Nobel Peace laureates urge Putin to free Greenpeace protesters
The open letter published on Thursday says the authors are asking Vladimir Putin to do all he can “to ensure that the excessive charges of piracy against the 28 Greenpeace activists, a freelance photographer and freelance videographer are dropped, and that any charges brought are consistent with international and Russian law.”
The Nobel Prize laureates, including South African Bishop Desmond Tutu, Northern Irish peace campaigner Betty Williams and Former President of Costa Rica, Oscar Arias Sanchez, voiced their concern over possible environmental damage that oil drilling may cause to Arctic in case a spill happens as well as the impact on climate that development of the region would cause.
“We urge all states to do their utmost to protect this precious treasure of humanity, while moving beyond a dependency on oil as an energy source. As one of the countries most directly concerned, we call on you to personally lead that effort,” the letter said.
President Putin’s spokesman said the authors of the letter were wrong if they think it’s up to the Russian President to lay charges against the Greenpeace activists.
“The president has great respect for Nobel Prize laureates and always pays great attention to their opinions. But in this situation the president is the wrong addressee,” Putin’s spokesman Dmitry Peskov told journalists.
“It’s up to the prosecution, and everyone should wait for the investigation to end and for the court to pass its verdict. This is the law,” he added.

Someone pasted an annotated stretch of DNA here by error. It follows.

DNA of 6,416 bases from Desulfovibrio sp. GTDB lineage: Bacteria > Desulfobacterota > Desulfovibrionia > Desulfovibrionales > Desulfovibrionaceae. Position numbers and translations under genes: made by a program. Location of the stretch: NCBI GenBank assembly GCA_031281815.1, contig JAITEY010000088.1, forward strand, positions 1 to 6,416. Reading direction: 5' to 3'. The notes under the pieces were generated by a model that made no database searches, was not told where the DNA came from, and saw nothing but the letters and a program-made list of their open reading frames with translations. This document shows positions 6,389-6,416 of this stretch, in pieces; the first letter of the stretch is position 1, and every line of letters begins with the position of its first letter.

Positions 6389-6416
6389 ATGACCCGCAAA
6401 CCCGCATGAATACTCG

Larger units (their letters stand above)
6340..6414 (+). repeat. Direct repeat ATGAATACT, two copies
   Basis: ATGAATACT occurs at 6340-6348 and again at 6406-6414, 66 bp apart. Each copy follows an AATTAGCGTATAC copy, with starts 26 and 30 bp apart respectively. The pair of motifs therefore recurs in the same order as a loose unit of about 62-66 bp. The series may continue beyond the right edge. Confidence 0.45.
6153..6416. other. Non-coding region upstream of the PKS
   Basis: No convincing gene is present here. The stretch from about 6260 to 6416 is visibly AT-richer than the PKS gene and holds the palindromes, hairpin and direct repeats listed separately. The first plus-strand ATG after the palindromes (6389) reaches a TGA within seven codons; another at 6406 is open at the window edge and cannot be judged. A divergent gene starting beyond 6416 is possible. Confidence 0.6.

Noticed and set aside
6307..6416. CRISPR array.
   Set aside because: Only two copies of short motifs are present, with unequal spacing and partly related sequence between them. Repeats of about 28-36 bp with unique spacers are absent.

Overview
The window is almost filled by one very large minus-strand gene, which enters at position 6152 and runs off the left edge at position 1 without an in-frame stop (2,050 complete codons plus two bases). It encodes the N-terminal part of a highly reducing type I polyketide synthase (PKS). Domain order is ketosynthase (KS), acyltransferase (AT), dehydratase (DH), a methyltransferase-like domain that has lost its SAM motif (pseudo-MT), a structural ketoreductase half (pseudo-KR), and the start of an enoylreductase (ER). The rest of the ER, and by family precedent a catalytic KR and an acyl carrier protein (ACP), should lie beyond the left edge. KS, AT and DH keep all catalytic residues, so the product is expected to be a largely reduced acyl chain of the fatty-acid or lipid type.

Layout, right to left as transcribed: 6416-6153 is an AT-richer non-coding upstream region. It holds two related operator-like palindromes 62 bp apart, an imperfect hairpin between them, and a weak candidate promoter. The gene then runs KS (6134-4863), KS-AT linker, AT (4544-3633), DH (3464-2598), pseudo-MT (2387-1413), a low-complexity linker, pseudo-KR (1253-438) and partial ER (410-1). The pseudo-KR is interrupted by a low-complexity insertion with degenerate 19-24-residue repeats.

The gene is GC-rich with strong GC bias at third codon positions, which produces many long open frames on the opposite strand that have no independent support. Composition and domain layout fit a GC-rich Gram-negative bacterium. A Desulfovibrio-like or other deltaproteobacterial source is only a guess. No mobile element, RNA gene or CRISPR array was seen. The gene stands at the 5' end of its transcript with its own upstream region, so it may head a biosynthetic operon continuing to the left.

Earlier on Wednesday the fate of the Greenpeace activists was raised during a telephone conversation between Putin and German Chancellor Angela Merkel.
"The chancellor expressed her concern to Putin over the arrest of the crew of the Greenpeace boat, impounded in Russia, and voiced her hope that this case will soon be resolved,” her spokesman said.
Russian authorities detained 30 people aboard a Greenpeace vessel, the Arctic Sunrise, which last month approached a Gazprom oil rig to stage a protest against Arctic drilling. A court in Murmansk, where the ship was transported, charged them with piracy, which can carry a punishment of up to 15 years in prison.
Many people saw the gravity of charges as overreaction, criticizing Russia’s position in the situation. President Putin on his part said he was certain that the activists were no pirates, but said the protest posed a threat to the rig and could end with a spill – a worst-case scenario, which the action was meant to warn the world about in the first place.
The court’s decision to remand the 30 people into custody rather
than releasing them on bail also caused controversy. Greenpeace
chief Kumi Naidoo offered to move to Russia and stay there for
the duration of the investigation and trial as a guarantee that
no activists would try to flee Russian justice.
“Greenpeace never considers itself above the law. There are
numerous cases where there have been peaceful actions and where
there have been charges of trespassing and so on,” Naidoo
told RT’s Oksana Boyko on the World Apart
“And even when our activists had gone to their home countries, they always came back and faced those charges. Reasonable charges that are proportional to the actions that were taken are absolutely fine,” he added.
Greenpeace has complained on several occasions about the conditions at the detention center where the arrestees are kept. It claimed the center’s rules make it difficult to deliver books not written in Russian for those held in custody to read.
On Thursday, the Arctic Sunrise, which was also detained after
the protest, was transferred from its mooring in the Kola Bay to
a pier at Murmansk’s Commercial Sea Port.
“The vessel’s vital activities are being ensured," Russia’s Federal Security Service said in a statement.
The FSB statement came after warnings from Greenpeace that its ship could be damaged and is “at risk, including the risk of sinking” if it isn’t serviced properly.